This patient then presented with Ta 14/15 and a drance hemorrhage.
At this point, you worry that this patient is progressing. There are many reasons patients can develop drance hemorrhages, but when your patient has glaucoma, you can always assume that the glaucoma is progressing until proven otherwise
. If visual field loss has not already occurred, you can give it 6 months before it appears. That said, however, if the patient already has some form of visual field loss, you have to assume that whatever you’re doing is not enough.
With younger patients, Dr. Noecker notes that his goal is to have their pressure under 10 at all times. Dr. Thimons prescribed Latanoprost for this patient, which brought her pressure down to 11; however, she experienced an increase in the severity of her migraines and even bouts of syncopy—a clear case of a systemic disease manifesting as an ocular problem.
Here is where you want to turn to gonioscopy and differential diagnosis
. Gonioscopy not done as frequently as it should be; if you use your OCT and angle assessment you’ll be really impressed in how they illuminate the disease state.
Another thing to keep an eye out for is nocturnal hypotension
and its role in visual field progression. Patients with nocturnal dips are more likely to show visual field loss even with good IOP control, leading to increased risk of disc hemorrhages. Their pressure drops 10-20% at night, and the damage is being done during sleep. Vein occlusion and other vascular AIONs will occur in the morning; the disease hits in the morning because of the imbalance between IOP and hypovolemic supply to the optic nerve. For these patients, SLT can be an excellent option
Glaucoma patients, because of their compromised facility of outflow, fluctuate a lot more, and we have to have a healthy index of suspicion, especially when patients are getting worse.
The value of MIGS and combining procedures
- Trabecular Bypass/Canal Enhancement
- Canal Expansion
- Suprachoroidal Space
- Entire Outflow System Bypass
The combination model
One of Dr. Thimons’s favorite conversations to have with a patient is when they have glaucoma and develop a cataract, because that opens the door to so many treatment options for them. When he starts with any glaucoma patient, his first comment to them is to say, “We’re going to use a combination of medicine and surgery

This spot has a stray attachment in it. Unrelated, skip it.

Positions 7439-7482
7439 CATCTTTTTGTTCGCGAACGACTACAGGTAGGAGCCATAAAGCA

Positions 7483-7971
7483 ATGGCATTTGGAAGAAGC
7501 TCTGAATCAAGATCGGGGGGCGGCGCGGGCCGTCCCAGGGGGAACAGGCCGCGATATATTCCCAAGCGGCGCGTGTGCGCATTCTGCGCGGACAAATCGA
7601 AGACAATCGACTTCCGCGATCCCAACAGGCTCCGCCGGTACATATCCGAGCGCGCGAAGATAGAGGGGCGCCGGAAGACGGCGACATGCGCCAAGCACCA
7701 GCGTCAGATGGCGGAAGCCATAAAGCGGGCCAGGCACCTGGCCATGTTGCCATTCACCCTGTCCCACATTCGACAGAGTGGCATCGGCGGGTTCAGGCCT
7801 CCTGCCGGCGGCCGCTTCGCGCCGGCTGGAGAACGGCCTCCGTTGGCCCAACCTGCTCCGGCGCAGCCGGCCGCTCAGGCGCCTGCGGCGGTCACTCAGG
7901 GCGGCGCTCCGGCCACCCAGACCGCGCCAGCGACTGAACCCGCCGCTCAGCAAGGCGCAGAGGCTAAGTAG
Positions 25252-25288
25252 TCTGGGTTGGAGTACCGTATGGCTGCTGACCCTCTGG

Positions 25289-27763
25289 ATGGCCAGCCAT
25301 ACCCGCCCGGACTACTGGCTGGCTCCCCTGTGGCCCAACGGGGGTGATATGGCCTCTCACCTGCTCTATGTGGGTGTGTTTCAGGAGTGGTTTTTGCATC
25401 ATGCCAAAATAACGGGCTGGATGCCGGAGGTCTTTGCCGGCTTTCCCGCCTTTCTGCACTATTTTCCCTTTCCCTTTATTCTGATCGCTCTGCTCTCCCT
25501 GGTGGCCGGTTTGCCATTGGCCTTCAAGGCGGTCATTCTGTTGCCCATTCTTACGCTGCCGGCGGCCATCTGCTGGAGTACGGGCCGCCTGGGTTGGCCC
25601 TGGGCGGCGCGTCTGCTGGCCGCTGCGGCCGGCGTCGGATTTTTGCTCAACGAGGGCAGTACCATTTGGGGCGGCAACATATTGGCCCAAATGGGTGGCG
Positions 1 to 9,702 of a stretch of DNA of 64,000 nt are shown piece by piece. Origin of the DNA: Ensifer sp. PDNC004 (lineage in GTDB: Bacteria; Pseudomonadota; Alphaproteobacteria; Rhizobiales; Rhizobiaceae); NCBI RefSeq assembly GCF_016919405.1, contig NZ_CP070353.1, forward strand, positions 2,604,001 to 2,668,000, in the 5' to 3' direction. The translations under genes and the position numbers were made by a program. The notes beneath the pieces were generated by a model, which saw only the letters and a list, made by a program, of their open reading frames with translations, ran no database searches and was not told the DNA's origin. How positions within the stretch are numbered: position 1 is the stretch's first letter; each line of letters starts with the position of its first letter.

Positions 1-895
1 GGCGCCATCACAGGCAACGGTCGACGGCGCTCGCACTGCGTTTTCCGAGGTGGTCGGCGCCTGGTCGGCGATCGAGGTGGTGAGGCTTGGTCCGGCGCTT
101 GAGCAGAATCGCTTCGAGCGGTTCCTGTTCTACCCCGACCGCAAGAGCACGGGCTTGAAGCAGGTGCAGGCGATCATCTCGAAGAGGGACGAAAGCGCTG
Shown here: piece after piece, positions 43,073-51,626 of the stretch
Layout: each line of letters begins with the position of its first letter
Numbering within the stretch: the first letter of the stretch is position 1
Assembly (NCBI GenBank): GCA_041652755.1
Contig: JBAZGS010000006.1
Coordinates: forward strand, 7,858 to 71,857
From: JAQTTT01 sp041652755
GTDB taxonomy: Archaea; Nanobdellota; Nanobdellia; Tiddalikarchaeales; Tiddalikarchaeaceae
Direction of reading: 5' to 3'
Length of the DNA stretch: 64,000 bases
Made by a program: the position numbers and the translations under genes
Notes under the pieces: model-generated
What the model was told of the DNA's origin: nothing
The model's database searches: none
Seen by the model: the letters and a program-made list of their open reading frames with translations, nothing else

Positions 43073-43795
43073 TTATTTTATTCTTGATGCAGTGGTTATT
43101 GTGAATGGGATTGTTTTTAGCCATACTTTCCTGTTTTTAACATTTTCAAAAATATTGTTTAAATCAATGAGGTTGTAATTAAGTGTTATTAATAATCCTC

over your lifetime to control your pressure so you’ll have good vision for the rest of your life.”
If you treat glaucoma long enough, even with patients who respond well to glaucoma eye drops
, he adds, it’s an absolutely true statement: at some point you will have to reach out to the surgical arm of eyecare.
This is the best opportunity: cataract surgery not only addresses the cataract, but provides a solid reduction of IOP. Furthermore, it’s the only opportunity to be reimbursed for stents, as their on-label use is restricted to combination with cataract surgery
Patients embrace the opportunity to address both problems at once. Medications have their place and always will, but minimizing it offers massive benefits for patients in terms of compliance, the long-term economics, and the health of their ocular surface.
It’s an interesting time: we’re working through optimizing therapeutic choices, but we have so many choices. It’s just about optimizing the risk/benefit of each for our patients.
Consider visual outcomes when making decisions on treatment options. There are many options available now and in the near future for patients needing surgical IOP lowering. Newer MIGS procedures
are aimed at maintaining low risk profiles while providing used friendly techniques that produce good efficacy. These procedures appear to be reasonable options for patients with earlier and less severe disease.